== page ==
Before the sun dropped below the mountains I took a couple of more smaller rainbows on the same cripple and then headed back to the car as I couldn't see my fly and what it was doing.  It was a good start to the trip.

Pale Evening Dun CDC Cripple

The next day we rented a drift boat and put in below Holter dam where a carousel of a dozen boats with guides and their clients took turns fishing the long eddy just off the boat ramp.   In the short time we were there we saw lots of bent rods and happy fishermen as they fished nymphs off of bright indicators in the deep, cold currents fed by the dam.  We weren't interested in fishing nymphs, so we headed down river where tricos filled the air and fish rose to them as they dropped from the sky.  When the river is higher than normal as it was then, the first half mile of river below the dam is covered with eddies and seams that constantly change direction, which made it near impossible to get a good drift to any of the hundreds of trout rising to fallen trico spinners, even from a drift boat.
 
We kept moving and soon reached a riffle that had rising fish and was about mid-thigh in depth, so we anchored the boat and spread out below the working trout.  By now the pale morning duns had started to rise and the fish were taking them.  The wind had also picked up, blowing upstream which made it fairly easy to get our flies on the working fish.  We took a few nice fish, browns that moved quickly to take my sparkle dun, and then the wind kicked up a notch and the bugs disappeared and with that, the fish stopped as well.

To make a long day short, that was it for the day.  By noon the wind was blowing a constant 25+ mph straight up river.  The river actually had white caps where the current was strong, and casting was next to impossible.  It took 5 hours to row to Craig, with Paul doing the lions share, and me finishing up the last mile or so.  If we stopped rowing, the boat would get pushed upstream.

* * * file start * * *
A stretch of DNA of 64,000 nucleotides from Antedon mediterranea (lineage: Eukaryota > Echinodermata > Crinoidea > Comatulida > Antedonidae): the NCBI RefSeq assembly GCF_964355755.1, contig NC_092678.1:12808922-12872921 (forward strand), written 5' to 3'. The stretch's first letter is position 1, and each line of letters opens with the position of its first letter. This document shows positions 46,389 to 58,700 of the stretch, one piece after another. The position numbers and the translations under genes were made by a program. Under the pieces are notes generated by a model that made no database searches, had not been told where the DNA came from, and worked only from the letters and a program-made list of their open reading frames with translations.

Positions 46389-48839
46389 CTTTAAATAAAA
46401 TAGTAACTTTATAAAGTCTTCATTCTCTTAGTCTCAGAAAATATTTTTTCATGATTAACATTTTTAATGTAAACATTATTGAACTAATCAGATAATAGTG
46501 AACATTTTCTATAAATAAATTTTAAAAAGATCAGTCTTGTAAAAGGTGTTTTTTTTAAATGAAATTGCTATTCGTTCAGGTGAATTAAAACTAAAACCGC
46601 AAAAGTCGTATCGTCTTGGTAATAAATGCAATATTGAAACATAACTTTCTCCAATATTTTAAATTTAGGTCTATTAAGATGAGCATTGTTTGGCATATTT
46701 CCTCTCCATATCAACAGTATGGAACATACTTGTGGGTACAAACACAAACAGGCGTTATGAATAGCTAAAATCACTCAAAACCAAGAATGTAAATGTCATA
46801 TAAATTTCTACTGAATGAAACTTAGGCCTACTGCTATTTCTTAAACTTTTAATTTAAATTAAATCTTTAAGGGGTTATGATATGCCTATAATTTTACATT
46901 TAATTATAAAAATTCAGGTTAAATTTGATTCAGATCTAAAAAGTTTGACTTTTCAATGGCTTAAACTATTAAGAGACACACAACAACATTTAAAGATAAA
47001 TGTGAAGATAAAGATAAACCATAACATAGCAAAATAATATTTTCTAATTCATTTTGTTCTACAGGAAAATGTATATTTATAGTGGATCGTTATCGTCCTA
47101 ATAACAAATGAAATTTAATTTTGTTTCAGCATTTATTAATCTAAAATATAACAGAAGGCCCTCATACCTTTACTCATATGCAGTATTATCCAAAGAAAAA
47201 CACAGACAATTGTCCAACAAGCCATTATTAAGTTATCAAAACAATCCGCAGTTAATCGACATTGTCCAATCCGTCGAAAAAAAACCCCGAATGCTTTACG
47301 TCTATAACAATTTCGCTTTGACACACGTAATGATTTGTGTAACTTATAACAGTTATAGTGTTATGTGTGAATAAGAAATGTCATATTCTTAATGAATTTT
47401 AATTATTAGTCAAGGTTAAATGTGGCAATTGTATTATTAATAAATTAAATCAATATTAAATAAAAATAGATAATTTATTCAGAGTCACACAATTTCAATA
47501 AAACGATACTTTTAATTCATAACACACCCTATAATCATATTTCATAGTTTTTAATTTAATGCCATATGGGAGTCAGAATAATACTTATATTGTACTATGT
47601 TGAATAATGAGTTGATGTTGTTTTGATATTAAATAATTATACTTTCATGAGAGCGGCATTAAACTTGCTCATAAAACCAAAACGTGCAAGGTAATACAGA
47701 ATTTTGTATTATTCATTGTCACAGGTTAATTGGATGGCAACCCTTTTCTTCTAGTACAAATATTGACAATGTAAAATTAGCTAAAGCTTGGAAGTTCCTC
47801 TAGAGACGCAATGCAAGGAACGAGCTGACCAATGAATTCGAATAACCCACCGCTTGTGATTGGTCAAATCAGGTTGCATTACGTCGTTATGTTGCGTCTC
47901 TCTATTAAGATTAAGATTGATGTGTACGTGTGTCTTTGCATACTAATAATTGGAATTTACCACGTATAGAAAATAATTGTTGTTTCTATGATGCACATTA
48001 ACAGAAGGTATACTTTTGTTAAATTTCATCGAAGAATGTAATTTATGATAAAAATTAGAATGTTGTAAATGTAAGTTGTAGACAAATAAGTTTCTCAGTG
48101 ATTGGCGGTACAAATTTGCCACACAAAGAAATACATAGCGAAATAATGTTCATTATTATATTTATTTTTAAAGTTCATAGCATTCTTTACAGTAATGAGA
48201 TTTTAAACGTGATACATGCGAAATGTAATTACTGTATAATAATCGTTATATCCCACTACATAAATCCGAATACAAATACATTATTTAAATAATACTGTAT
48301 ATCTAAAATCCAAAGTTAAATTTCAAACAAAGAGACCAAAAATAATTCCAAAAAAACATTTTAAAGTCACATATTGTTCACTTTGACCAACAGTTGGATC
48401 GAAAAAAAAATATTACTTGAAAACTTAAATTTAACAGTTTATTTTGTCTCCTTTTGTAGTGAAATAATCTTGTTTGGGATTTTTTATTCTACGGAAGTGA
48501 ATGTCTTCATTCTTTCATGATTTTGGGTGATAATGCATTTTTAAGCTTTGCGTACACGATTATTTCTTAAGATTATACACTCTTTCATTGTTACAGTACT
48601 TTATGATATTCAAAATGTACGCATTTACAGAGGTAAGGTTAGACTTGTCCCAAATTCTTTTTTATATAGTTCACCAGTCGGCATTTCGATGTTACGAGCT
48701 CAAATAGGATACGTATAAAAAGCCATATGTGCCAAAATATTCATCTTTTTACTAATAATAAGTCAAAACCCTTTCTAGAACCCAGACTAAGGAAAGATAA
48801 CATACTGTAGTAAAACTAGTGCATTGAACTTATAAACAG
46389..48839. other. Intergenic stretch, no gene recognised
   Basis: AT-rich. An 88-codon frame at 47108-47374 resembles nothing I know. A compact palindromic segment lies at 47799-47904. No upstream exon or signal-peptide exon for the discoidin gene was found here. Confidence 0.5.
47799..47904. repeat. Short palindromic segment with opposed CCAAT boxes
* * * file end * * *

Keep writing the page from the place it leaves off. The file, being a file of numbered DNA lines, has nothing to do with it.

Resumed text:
The next couple of days we wade fished, and did fairly well, with a few nice fish taken along with many 12-15 inch fish when the weather cooperated.  The hatches during the day were sporadic, and we often had to take cover from fierce thunder storms and heavy rains that book-ended brief bright, sun filled skies.   It was a mixed bag as is often said.   The last hour of light each day did bring good hatches of caddis and with that plenty of targets along the banks to cast to with some good fish landed to round out the day.  All things considered, it was an enjoyable few days on the Mighty Mo.

Rainbow taken on an Iris Caddis as the sun was setting. 
Sharpen your hooks.

Friday, August 10, 2018

American Museum of Fly Fishing Annual Festival Tomorrow - August 11

The 11th annual AMFF Fly Fishing Festival returns to beautiful Manchester, VT on August 11th this year from 10 am until 4 pm. This is our signature event of the summer—a growing event that showcases the joy of fly fishing with vendors, demonstrations, and a gathering of people who are all equally enthused about the sport. Come enjoy fly tying and casting demonstrations, try your hand at casting vintage rods, learn how to tie a saltwater fly, and mingle with like-minded people as you share the taste and joy of the great outdoors.  Admission is free.